7,690 citations

Journal ArticleDOI
TL;DR: The key decisions in evaluating collaborative filtering recommender systems are reviewed: the user tasks being evaluated, the types of analysis and datasets being used, the ways in which prediction quality is measured, the evaluation of prediction attributes other than quality, and the user-based evaluation of the system as a whole.
Abstract: Recommender systems have been evaluated in many, often incomparable, ways. In this article, we review the key decisions in evaluating collaborative filtering recommender systems: the user tasks being evaluated, the types of analysis and datasets being used, the ways in which prediction quality is measured, the evaluation of prediction attributes other than quality, and the user-based evaluation of the system as a whole. In addition to reviewing the evaluation strategies used by prior researchers, we present empirical results from the analysis of various accuracy metrics on one content domain where all the tested metrics collapsed roughly into three equivalence classes. Metrics within each equivalency class were strongly correlated, while metrics from different equivalency classes were uncorrelated.

5,338 citations

Posted Content
Abstract: Collaborative filtering or recommender systems use a database about user preferences to predict additional topics or products a new user might like. In this paper we describe several algorithms designed for this task, including techniques based on correlation coefficients, vector-based similarity calculations, and statistical Bayesian methods. We compare the predictive accuracy of the various methods in a set of representative problem domains. We use two basic classes of evaluation metrics. The first characterizes accuracy over a set of individual predictions in terms of average absolute deviation. The second estimates the utility of a ranked list of suggested items. This metric uses an estimate of the probability that a user will see a recommendation in an ordered list. Experiments were run for datasets associated with 3 application areas, 4 experimental protocols, and the 2 evaluation metrics for the various algorithms. Results indicate that for a wide range of conditions, Bayesian networks with decision trees at each node and correlation methods outperform Bayesian-clustering and vector-similarity methods. Between correlation and Bayesian networks, the preferred method depends on the nature of the dataset, nature of the application (ranked versus one-by-one presentation), and the availability of votes with which to make predictions. Other considerations include the size of database, speed of predictions, and learning time.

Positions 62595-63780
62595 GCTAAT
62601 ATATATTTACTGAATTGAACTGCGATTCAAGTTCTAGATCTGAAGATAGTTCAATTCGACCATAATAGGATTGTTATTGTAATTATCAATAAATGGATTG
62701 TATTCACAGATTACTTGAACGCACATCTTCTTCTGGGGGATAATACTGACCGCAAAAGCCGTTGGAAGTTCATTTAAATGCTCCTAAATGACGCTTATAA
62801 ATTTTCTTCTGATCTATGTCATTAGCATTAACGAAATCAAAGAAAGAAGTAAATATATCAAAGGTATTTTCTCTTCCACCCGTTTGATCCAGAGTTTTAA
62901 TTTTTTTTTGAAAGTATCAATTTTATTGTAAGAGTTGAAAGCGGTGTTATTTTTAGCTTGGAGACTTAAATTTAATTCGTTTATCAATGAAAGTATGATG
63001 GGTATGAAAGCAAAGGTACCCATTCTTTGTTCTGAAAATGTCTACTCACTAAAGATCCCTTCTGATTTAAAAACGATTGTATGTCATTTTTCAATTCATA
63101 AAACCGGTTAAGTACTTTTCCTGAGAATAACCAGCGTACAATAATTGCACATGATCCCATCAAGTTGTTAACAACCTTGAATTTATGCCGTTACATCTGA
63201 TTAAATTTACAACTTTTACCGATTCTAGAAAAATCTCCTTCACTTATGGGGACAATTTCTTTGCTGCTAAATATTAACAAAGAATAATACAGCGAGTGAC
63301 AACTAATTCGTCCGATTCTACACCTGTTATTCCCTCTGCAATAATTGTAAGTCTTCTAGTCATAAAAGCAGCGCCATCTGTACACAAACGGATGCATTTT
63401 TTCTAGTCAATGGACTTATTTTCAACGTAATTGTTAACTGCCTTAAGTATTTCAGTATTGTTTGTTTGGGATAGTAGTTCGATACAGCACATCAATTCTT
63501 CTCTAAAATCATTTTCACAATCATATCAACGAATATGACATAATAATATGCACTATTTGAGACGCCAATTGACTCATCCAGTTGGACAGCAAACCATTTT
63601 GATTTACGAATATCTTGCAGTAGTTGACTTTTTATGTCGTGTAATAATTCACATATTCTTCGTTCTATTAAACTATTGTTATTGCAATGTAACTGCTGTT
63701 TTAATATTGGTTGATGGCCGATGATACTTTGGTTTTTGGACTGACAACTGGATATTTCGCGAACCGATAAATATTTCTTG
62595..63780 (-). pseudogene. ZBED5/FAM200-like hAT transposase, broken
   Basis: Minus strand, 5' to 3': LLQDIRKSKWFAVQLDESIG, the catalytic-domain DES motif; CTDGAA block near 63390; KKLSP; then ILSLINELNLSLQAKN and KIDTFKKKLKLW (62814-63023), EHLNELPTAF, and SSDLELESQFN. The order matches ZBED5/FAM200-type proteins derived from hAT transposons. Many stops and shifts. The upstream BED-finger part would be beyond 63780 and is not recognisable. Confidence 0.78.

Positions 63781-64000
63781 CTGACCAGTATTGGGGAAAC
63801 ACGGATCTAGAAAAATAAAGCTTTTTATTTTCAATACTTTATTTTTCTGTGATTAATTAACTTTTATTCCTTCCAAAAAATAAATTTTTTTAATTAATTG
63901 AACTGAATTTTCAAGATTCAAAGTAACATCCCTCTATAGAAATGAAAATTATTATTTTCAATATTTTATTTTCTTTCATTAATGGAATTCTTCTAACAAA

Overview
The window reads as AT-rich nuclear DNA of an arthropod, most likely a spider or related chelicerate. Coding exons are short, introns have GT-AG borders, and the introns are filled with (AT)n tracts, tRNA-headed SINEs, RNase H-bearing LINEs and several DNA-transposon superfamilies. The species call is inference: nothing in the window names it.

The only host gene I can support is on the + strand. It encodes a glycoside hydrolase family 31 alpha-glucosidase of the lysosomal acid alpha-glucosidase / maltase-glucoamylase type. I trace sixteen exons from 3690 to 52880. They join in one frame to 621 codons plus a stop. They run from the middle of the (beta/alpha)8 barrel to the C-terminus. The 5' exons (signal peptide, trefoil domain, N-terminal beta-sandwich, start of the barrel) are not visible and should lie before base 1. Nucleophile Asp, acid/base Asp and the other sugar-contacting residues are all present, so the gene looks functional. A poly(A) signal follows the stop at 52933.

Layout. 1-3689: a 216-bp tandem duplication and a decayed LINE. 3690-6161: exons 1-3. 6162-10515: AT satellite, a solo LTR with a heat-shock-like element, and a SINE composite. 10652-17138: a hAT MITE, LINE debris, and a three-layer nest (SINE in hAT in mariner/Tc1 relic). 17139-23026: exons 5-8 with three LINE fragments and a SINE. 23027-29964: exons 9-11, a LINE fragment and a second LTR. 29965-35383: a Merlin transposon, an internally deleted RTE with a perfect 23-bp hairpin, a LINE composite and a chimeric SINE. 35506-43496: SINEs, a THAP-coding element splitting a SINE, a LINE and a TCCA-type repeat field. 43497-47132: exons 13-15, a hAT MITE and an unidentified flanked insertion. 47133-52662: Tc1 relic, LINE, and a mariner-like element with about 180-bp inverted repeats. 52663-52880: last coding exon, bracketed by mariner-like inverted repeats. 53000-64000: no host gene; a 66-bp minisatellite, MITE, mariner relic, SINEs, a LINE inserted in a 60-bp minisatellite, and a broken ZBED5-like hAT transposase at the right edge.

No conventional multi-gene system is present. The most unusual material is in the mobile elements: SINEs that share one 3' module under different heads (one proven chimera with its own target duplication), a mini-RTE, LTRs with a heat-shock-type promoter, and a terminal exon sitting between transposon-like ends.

4,883 citations


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Performance
Metrics
No. of papers in the topic in previous years
YearPapers
202263
20212,482
20202,675
20192,659
20182,375
20172,316